THE PREDICTION OF OBJECT REPRESENTATION FROM PROJECTIVE DATA: BORDERLINE PERSONALITY DISORDER (DSM-III) (DREAMS)
The recent Diagnostic and Statistical Manual of Mental Disorders - DSM-III includes a new category termed Borderline Personality Disorder. The literature from which the DSM-III criteria are drawn seems to highlight serious problems with impulsivity and interpersonal relationships. In addition, there is evidence of certain patterns of ego functioning, specifically, pathological object relations development in borderline pathology. Concern has been raised regarding comparison of the Borderline Personality Disorder diagnosis with other personality disorders. The present study attempted to examine the DSM-III Borderline Personality diagnosis in terms of an individual's capacity to form object representations from projective test psychology through the study of manifest dream content and Rorschach human responses.^ The independent variables in the design included: (1) a diagnosis of Borderline Personality Disorder; (2) all other Axis II personality disorder diagnoses. There were three independent variables: (1) Object Representation Scale for Dreams, a content-oriented analysis of manifest dreams; (2) Developmental Analysis of the Concept of the Object, a structural-developmental scale applied to Rorschach human responses; (3) Bell Object Relations Reality Testing Inventory, a behavioral self-report inventory. A multimethod approach was used in order to examine object representations from varying perspectives.^ Psychiatric outpatients (n = 75) who met the DSM-III criteria for an Axis II personality disorder in the absence of a major Axis I diagnosis were interviewed by one to three senior clinicians. An individual received a diagnosis of BPD if a majority of the raters felt the person met criteria for BPD and if the average number of BPD criteria was five or greater.^ A Hottellings T('2) was significant indicating that the three object relations measures differentially predicted diagnosis p .01. Univariate t tests indicated a significant difference when the Krohn scale was applied to manifest dream data. The Blatt and Bell scores were non significant. A series of phi and point biserial correlation coefficients were significant indicating a positive relationship between the criteria for impulsivity and interpersonal relationships and a diagnosis of BPD as well as the presence of other BPD criteria.^ The data seem to indicate that outpatients diagnosed as Borderline Personality Disorder may share certain characteristics without representing a distinct clinical entity. BPD may prove useful as a means of defining a cluster of symptoms or a subgroup within a borderline group. (Abstract shortened with permission of author.) ^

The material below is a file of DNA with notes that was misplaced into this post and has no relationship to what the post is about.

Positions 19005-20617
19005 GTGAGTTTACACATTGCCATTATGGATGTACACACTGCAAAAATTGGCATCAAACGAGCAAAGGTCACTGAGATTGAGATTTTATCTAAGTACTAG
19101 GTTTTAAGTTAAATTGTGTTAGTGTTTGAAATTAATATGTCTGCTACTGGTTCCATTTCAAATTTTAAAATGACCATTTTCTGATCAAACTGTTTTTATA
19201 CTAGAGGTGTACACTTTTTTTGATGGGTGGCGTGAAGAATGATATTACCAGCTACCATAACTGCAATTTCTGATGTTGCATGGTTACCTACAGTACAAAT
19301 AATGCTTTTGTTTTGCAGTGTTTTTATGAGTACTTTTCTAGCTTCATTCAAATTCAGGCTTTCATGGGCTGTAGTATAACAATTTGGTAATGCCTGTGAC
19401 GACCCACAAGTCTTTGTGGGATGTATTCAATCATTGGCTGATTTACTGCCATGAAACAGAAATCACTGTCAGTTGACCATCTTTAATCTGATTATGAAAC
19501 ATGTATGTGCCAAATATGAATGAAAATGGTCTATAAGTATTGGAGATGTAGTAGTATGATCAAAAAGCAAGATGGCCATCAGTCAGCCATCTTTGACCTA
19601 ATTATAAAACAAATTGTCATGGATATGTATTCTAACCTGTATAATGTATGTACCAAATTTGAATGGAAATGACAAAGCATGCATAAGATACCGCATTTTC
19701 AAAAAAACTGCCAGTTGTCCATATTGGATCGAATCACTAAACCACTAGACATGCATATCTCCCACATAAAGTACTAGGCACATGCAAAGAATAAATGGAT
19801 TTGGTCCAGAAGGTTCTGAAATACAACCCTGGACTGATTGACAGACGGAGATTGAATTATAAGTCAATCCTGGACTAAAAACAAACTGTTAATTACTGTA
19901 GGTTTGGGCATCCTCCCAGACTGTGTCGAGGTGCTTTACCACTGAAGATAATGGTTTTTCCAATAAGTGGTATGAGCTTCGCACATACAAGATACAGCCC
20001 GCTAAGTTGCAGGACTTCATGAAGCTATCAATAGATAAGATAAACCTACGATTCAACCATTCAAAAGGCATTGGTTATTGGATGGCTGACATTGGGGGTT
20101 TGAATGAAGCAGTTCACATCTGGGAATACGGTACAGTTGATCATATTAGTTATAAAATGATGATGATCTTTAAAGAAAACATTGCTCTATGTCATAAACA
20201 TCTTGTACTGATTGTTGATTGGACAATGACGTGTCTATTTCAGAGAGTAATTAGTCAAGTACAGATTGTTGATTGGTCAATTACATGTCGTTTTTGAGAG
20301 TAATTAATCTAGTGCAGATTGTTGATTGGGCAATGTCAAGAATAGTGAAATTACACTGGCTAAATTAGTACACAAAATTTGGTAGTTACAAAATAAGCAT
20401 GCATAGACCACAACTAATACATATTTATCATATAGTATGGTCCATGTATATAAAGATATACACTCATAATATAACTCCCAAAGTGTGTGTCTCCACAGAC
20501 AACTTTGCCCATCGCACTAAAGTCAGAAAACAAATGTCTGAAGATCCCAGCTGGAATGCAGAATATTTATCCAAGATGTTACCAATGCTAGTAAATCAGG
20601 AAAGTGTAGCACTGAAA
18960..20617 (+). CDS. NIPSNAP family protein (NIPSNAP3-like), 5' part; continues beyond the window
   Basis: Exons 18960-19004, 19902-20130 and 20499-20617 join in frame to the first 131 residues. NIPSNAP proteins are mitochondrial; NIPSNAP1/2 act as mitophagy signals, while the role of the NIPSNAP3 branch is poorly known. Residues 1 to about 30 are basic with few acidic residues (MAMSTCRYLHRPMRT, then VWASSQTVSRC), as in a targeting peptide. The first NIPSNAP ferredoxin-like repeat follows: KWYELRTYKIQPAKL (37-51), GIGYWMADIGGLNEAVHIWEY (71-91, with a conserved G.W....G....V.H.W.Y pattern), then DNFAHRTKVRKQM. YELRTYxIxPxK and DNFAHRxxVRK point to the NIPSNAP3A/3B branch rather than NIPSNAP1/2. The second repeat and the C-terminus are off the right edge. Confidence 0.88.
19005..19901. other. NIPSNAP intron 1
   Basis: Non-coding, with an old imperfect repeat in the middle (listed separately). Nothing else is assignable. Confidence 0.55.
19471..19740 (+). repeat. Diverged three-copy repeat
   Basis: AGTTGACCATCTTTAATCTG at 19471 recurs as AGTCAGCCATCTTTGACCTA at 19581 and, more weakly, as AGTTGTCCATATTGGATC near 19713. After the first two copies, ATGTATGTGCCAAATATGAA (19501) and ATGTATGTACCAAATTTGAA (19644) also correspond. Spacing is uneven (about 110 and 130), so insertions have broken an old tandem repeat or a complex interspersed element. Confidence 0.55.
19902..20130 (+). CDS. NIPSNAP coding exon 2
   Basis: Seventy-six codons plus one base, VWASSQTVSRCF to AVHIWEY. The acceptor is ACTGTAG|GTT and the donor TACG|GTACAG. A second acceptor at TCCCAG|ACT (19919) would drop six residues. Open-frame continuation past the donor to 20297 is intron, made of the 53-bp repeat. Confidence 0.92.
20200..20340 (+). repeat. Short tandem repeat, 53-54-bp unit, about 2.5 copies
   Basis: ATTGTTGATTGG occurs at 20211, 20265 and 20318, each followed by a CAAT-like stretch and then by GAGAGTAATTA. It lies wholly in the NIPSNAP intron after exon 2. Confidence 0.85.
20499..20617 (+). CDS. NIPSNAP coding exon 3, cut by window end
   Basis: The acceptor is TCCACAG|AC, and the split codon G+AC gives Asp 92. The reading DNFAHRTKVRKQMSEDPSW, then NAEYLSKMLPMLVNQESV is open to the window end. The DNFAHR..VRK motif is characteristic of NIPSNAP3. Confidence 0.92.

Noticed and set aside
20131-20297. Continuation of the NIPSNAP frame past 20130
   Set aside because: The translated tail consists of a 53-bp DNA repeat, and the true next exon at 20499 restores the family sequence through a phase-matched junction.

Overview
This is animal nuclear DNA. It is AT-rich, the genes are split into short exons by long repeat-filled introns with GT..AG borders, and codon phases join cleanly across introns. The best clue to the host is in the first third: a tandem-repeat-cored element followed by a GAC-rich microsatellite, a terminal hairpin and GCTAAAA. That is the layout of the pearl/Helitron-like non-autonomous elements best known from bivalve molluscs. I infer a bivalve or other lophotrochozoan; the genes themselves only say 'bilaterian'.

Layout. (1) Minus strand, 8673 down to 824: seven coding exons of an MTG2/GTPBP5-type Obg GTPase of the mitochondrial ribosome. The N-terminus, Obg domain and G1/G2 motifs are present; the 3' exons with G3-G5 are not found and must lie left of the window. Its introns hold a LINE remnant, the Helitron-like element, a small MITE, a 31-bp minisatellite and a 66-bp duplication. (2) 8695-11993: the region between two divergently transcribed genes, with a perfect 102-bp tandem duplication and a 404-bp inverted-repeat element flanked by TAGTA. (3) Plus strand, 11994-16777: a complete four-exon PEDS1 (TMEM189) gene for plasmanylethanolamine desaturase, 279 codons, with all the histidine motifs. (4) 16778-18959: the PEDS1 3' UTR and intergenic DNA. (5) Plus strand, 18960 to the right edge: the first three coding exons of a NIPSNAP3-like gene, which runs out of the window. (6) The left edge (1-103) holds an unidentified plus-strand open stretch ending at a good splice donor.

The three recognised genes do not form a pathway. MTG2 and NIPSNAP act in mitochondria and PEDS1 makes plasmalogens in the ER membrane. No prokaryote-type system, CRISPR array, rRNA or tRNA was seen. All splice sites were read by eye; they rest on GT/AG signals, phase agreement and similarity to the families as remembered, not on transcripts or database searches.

GIBBONS, JUDITH, "THE PREDICTION OF OBJECT REPRESENTATION FROM PROJECTIVE DATA: BORDERLINE PERSONALITY DISORDER (DSM-III) (DREAMS)" (1985). ETD Collection for Fordham University. AAI8521389.